‘Wave House’ architect translates nature’s forms into residential designs

Builder-designer Mario Romano's 'Wave House,' a riff on air and water currents, and an example of parametric design.
Builder-designer Mario Romano’s ‘Wave House,’ a riff on air and water currents, and an example of parametric design.
(Brandon Arant)

Consider the agitated envelope that sheathes Mario Romano’s latest Venice design: It resembles a bed sheet shaken out, rippled by invisible currents, and then frozen in midair.

Romano’s 5,700-square-foot Wave House is a riff on water and air — in short, architectural biomimicry. The five-bedroom, four-bathroom home is listed for $5.717 million by Halton Pardee + Partners.

“The collision of art, technology, nature and science — it’s an exciting intersection for me,” said Romano, who launched his Santa Monica-based design and build firm in 2002, since building 14 projects in Venice and Santa Monica.

Romano is an adherent of parametricism, a design style that eschews right angles, repetitive flatness, and what the designer-builder calls “authoritarian” box-like structures. Instead, nature’s intricate geometry is replicated — not the natural world’s forms per se (a wave, a field of clouds) — but the behavior that those forms exhibit.


Builder-designer Mario Romano stands before his 'hive wall' parametric design, a kind of biomimicry that replicates nature's intricate geometry.
Builder-designer Mario Romano stands before his ‘hive wall’ parametric design, a kind of biomimicry that replicates nature’s intricate geometry.
(Charlie Stearns )

Such post-postmodern architecture is ascendant and includes such iconic examples as Frank Gehry’s Walt Disney Concert Hall and the Broad museum, designed by Diller Scofidio + Renfro.

Romano’s goal is to scale such monumental designs down to residential size where “a continuity and fluidity — a feeling of no beginning and no end” can be more fully appreciated, he said.

Such circularity begins with more basic forms: machines powered by math.

To create the 300 sheets of joined white aluminum that envelop the Wave House, Romano, 48, employed computer numeric control technology. The behavior of nature’s random forms (such as wave patterns) are distilled into algorithms, or mathematical rule sets. Parameters are then tweaked to create novel forms within a computer-aided design application.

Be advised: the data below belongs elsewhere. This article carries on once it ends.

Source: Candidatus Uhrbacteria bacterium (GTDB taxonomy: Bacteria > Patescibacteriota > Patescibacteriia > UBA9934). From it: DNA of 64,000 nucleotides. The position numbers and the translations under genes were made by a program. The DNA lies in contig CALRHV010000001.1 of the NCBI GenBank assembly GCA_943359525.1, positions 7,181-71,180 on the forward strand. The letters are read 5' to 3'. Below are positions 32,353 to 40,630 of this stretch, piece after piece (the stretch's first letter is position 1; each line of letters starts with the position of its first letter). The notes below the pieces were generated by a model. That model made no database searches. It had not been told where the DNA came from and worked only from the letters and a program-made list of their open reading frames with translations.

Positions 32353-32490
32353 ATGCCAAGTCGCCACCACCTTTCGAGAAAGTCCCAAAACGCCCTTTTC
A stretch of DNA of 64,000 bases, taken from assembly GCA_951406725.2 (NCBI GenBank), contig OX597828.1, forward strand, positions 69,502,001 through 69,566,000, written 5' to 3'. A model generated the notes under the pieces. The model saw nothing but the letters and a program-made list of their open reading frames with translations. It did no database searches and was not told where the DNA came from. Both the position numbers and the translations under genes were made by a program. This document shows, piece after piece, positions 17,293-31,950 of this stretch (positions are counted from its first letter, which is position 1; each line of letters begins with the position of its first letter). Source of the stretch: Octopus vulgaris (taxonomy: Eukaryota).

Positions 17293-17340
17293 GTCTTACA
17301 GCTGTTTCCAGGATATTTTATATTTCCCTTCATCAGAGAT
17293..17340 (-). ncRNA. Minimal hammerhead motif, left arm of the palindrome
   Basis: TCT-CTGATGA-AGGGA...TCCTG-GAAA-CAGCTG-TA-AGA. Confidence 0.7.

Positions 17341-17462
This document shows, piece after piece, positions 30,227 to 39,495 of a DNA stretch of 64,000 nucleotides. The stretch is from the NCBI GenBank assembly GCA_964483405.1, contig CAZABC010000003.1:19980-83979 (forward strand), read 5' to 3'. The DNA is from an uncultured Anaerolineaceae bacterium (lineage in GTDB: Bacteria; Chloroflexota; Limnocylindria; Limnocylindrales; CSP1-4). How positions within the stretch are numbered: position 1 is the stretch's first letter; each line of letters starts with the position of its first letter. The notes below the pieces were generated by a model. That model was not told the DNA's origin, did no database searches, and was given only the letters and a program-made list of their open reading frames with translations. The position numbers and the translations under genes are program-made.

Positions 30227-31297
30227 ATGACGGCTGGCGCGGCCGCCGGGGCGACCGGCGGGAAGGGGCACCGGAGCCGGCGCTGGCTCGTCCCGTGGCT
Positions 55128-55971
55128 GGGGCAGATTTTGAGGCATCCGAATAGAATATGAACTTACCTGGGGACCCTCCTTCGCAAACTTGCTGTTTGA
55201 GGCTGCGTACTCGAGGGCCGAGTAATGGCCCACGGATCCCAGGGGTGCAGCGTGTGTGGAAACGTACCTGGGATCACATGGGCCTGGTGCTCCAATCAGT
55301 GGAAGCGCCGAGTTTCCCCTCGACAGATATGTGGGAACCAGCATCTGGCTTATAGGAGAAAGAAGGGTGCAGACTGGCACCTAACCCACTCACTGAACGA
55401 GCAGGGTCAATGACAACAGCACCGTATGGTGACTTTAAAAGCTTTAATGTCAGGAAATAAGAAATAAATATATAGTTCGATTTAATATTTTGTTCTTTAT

Those tailored forms are cut by Romano’s $100,000 computer numeric control machine, which he terms “a low-level robot, like a 3-D printer.” The strips are then affixed to a metal substructure. Romano continues the biomimicry theme on courtyard walls covered with overlapping DuPont Corian strips that resemble feathers.

Pitched at 30 degrees, the horizontal fins, as Romano calls them, help keep the house cooler and drier because the siding easily sheds water and heat, much like bird feathers.

“Nature does things so efficiently, so why not copy it?” said Romano, a design and construction autodidact who was born in Santa Monica and raised in Brentwood.

Beyond a nine-foot center-pivot front door built from skateboard decks (a riff on Venice beach culture), 10 walls are covered in textured Corian that mimic such non-repeating patterns as flocks of birds, palm fronds and the hides of giraffes and tortoises.

“The walls get charged by light that shifts throughout the day, carving shadows,” Romano said. “They’re very sensual — you want to touch them.”

Exterior walls covered in feather-shaped DuPont Corian strips are pitched at 30 degrees, helping to keep the 'Wave House' cooler and drier.
Exterior walls covered in feather-shaped DuPont Corian strips are pitched at 30 degrees, helping to keep the ‘Wave House’ cooler and drier.
(Jason Speth )

It’s easy to see why Romano describes his homes as “performance-based.” Two other Romano homes under construction in Venice are equally theatrical: one enveloped with black aluminum fins pitched in vertical rows, the other clad in more than 1,000 pieces of brushed aluminum that cascade in ripples over the home’s roof and down the side.

Romano terms his protean design approach as a “breakout language,” and indeed, his tendentious homes are talked about, both with admiration and reserve.

“You’ll never find one house that everybody will love,” said listing agent Nancy Osborne of Halton Pardee + Partners. But they’ve been popular on the Westside, an area clustered with high-tech firms. “These buyers want to live in homes that reflect who they are. They want to live in art.”


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